Sunday, November 13, 2011

Gettin' my nerd on.

Not much going on. Cookie has been adopted by one of my close friends but she won't be able to take her home until January, so she's staying with me for another two months until my friend moves into her new, pet-friendly apartment. I can't believe the progress that Cookie has made while she's been with me. In just a couple of months she went from being completely unapproachable to now being a huge snugglebug and lap cat. She also has the loudest purr ever.

I got to practice my blood vessel ligating skills! We have a clinical skills class each semester where we learn aspects of surgical technique so that once we get to small and large animal surgery, we'll already know how to tie sutures and handle instruments in a sterile manner with correct hand positions. This semester we're learning knot tying and had to learn three knots; square throws, Miller's and surgeon's knots. Then we had to practice tying off a severed blood vessel on a model of rubber tubing attached to a syringe full of red dye. We had to use needle holders to tie a Miller's and then three square throws to completely occlude the vessel and then try to squeeze dye through it. If we could, it would be a bleeder in a live animal and we'd have to go back and resuture. It was a really fun learning experience and I learned that I am a suture-tying natural!

One cool thing did happen last week. In my pathology class we were going through metabolic diseases of bone with nutritional causes such as too little calcium and vitamin D or too much phosphorus. My professor asked who in the class had ever owned an iguana and only two of us raised our hands. He called on me and had me briefly explain about calcium supplementation powders. Later, after class, I showed him a photo of my foster iguana, Katelyn, who came to me with a moderate case of metabolic bone disease brought on from being allowed to free-roam her apartment and therefore not getting enough UVB.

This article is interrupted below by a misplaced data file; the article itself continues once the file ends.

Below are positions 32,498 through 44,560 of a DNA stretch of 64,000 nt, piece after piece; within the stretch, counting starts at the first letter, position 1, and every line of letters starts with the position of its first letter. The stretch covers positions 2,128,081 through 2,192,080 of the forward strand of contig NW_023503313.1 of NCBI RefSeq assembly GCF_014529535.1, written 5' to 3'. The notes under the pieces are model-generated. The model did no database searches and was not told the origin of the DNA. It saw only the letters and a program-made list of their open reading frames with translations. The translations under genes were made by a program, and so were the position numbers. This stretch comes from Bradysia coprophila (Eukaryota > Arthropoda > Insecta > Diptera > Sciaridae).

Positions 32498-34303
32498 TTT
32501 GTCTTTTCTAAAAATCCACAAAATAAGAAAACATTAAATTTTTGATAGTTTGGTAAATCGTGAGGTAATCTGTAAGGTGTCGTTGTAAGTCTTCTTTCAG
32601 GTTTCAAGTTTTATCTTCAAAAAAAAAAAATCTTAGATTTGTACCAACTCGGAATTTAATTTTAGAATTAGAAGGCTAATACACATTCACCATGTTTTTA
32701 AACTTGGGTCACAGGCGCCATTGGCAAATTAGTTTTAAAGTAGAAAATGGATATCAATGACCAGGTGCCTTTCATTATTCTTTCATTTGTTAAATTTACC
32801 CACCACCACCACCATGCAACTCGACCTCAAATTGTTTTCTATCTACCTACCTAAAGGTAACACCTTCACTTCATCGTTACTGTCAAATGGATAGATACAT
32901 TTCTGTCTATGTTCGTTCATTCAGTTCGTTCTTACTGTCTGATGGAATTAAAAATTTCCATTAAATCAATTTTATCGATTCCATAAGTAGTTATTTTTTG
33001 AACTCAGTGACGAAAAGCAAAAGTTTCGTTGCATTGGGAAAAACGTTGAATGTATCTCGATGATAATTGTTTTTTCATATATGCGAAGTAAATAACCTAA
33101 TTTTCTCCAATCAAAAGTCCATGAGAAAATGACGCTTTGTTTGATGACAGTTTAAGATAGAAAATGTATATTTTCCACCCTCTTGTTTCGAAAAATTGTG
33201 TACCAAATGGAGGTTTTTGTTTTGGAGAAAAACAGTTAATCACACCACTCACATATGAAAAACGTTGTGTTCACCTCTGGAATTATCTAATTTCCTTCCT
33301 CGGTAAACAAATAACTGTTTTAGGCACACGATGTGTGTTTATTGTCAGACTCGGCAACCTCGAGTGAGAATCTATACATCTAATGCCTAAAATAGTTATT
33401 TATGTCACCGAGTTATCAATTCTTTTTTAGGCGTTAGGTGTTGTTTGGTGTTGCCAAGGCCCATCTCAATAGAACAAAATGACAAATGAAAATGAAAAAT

Brief explanation:

  • Vegetarian reptiles don't get a lot of vitamin D in their diet. They also don't get a lot of fat in their diet, so what little vitamin D they do ingest doesn't get absorbed very efficiently (since vitamin D is fat soluble and is absorbed in the small intestine in a fat globule called a mixed micelle). So the manufacture of vitamin D from UVB in the skin is very, very important in iguanas. When they don't get enough UVB they wind up vitamin D deficient. The activated form of vitamin D, calcitriol, is necessary for adequate calcium absorption from the small intestine. No UVB --> too little vitamin D --> too little calcium being absorbed from food --> the body starts pulling calcium out of bones, leading to softening and deformity of bone.
Anyway, he basically said, "That's really cool! Wanna talk about it tomorrow at the start of class?"

And I did, and it went really well! I've had a few opportunities where I've been able to talk to my peers about a topic that I'm really passionate about. In undergrad I got to give a guest lecture in my Companion Animal Management class on exotic animal care and husbandry where I brought in a bunch of animals from the rescue that I volunteer for. It was super awesome. I actually really enjoy teaching.


  1. Did you do that lecture with Dr. Allrich? :)

    1. Wow, okay. It took me until now to realize that you said Dr. Allrich and not Dr. Reich. Were you in pre-vet with me? Because I did do an exotics lecture in Dr. Allrich's companion animal management class.